12 May 2023

Councillor hopes new solutions will keep Lake Albert open and healthy

| Chris Roe
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Man with water jug

Cr Mick Henderson remains hopeful they will find a solution to the blue-green algae problem. Photo: Shri Gayathirie Rajen.

Wagga City councillor and commodore of the Wagga Boat Club, Mick Henderson, is hopeful they will be able to stay on top of Lake Albert’s blue-green algae issues and keep the lake open year-round.

“We’re currently working with some companies in regards to that and we’re hoping to do some trials of different approaches over the next year that will hopefully be effective so the lake can remain open 365 days,” he said.

Lake Albert was finally given the “all-clear” by Wagga City Council late last month after a blue-green alert was issued in January.

Signs were posted around the shore, including warnings that even pets should avoid the toxic bloom.

READ ALSO Lake Albert gets the ‘all-clear’ for now but a blue-green algae solution remains elusive

Councillor Henderson said that the five solar-powered buoys installed in 2018 to use ultrasound technology to disrupt algal blooms had been effective to a point.

“They have worked, but due to the size of the algae blooms, they can’t keep up with the control of it,” he said.

The ultrasound affects the buoyancy of the algae, causing it to sink to the bottom where it degrades and dies off.

“It was a very unusual year this year because while it wasn’t extremely hot, some of the blooms were quite big,” Cr Henderson explained.

“So the buoys are effective but unfortunately they are not effective enough.”

Lake Albert

Lake Albert was reopened to the public last month. Photo: City of Wagga Wagga.

External nutrients, including farming chemicals and domestic products such as weed killer and laundry powder, are introduced to the water through runoff and are a major cause of the increasingly regular algae outbreaks.

The fact that Lake Albert is a closed water system makes it hard for the nutrients to be flushed out and even when the blooms are controlled, the nutrients continue to build up.

Recirculating water around the system has proven beneficial in other problem areas and Cr Henderson said the long-awaited pipeline to the river was vital.

In 2021, council signed a memorandum of understanding with the NSW government to transfer up to 1.8 gigalitres of water from the Murrumbidgee River to top up Lake Albert during the cooler months.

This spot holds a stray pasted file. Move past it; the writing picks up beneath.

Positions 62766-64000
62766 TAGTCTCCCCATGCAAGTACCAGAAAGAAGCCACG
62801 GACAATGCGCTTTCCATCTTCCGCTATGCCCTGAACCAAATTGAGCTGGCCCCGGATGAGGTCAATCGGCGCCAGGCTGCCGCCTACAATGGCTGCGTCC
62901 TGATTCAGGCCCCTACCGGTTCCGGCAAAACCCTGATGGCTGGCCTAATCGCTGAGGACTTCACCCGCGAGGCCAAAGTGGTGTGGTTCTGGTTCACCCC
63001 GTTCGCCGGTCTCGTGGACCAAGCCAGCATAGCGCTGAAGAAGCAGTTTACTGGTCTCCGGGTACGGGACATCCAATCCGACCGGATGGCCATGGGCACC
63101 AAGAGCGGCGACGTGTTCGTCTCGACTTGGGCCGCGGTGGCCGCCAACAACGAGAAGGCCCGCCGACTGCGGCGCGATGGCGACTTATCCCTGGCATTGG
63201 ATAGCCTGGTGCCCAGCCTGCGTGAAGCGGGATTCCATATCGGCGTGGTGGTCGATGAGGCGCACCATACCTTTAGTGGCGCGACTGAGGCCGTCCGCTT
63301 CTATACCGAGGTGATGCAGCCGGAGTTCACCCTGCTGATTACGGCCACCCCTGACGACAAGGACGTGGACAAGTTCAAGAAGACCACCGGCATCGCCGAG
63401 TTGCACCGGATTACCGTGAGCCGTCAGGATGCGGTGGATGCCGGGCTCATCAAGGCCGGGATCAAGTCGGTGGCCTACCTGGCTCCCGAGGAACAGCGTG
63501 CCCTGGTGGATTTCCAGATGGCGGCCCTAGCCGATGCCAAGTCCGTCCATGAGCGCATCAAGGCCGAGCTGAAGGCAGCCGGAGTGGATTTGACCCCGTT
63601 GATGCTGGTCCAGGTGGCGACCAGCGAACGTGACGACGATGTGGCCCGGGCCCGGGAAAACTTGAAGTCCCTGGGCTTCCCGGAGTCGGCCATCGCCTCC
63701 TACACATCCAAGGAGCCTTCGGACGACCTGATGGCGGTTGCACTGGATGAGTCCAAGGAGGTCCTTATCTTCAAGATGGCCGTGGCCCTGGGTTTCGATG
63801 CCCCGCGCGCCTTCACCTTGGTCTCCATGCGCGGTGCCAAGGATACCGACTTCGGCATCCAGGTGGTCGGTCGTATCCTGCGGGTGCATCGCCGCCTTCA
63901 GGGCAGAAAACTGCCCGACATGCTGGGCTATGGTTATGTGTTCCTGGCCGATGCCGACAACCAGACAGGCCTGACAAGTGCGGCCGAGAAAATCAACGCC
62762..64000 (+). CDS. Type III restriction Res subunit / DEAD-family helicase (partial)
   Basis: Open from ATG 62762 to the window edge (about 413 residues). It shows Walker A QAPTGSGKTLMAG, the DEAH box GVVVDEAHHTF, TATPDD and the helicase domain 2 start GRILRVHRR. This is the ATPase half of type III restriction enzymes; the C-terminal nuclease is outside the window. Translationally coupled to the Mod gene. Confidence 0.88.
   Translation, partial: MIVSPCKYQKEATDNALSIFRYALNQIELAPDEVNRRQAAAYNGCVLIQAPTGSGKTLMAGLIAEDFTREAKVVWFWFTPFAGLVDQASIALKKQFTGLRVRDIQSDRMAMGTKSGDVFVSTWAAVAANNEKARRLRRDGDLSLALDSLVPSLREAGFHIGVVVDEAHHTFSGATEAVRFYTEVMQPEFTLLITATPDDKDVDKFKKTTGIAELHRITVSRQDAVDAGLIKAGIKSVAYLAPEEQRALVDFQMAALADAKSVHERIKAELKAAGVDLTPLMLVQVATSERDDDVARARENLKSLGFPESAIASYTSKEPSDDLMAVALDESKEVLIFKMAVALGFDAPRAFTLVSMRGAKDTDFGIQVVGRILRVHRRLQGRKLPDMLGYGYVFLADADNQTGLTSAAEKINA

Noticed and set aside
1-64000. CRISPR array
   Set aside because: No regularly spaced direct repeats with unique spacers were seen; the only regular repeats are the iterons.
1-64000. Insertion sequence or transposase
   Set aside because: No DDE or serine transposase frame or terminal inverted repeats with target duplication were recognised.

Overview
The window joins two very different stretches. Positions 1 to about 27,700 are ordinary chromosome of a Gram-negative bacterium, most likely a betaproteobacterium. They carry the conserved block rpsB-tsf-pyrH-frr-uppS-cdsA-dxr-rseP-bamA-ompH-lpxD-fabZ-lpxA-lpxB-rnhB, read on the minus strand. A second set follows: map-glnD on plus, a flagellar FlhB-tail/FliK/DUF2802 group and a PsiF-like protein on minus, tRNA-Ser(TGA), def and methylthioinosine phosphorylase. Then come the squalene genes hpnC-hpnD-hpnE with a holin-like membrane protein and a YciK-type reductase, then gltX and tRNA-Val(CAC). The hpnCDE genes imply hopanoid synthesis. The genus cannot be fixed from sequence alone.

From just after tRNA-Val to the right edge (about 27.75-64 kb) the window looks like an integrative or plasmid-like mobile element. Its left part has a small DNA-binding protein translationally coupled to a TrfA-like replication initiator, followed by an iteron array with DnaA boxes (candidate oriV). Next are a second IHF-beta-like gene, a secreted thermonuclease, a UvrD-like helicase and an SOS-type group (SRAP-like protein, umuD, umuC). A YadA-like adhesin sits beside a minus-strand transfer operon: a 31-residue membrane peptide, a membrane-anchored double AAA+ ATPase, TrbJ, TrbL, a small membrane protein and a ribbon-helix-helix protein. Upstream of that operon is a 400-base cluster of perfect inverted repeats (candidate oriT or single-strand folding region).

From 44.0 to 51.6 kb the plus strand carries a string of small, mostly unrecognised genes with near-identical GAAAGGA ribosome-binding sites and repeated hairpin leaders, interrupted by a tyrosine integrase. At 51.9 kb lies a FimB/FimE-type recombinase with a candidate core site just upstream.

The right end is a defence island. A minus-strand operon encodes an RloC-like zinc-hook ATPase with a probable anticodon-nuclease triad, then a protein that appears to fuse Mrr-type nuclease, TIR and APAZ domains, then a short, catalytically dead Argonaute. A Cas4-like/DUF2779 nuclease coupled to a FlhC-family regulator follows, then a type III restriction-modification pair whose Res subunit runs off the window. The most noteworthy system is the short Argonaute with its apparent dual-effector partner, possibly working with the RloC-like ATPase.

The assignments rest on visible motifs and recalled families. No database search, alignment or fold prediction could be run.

Proposed for completion in April last year, the funding is yet to come through and council is still waiting for an actual water licence to be issued.

“We’re currently in negotiations with Wagga City Council and Riverina Water and we’ve got to get the set design completed,” Cr Henderson explained.

“But funding is going to be the key issue to the whole pipeline infrastructure, so once we get the design then we’ve got to seek grants to complete it.”

READ ALSO Sergeant Steve Bloomfield retires after three decades of dedicated police service

Another proven method to combat blue-green algae is through revegetation and nurturing aquatic plants along the shore.

“The willow trees were removed 15 years ago due to the nature and style of those trees, and I would actually like to see those trees replaced,” he said.

“They take a lot of nutrients out of the water which reduces the algae so they wouldn’t be beneficial in both life for fish and the reduction in algae blooms.”

Looking ahead, Cr Henderson said that the boat club was in the best shape it had been in for more than a decade and he looked forward to a bright future for Lake Albert.

“We need to resolve this constant water level solution, get on top of the blue-green algae and we’re also cleaning up around the foreshores and just beautifying it a little bit more for the community.”

You can keep up with the latest on Wagga’s Lake Albert here.

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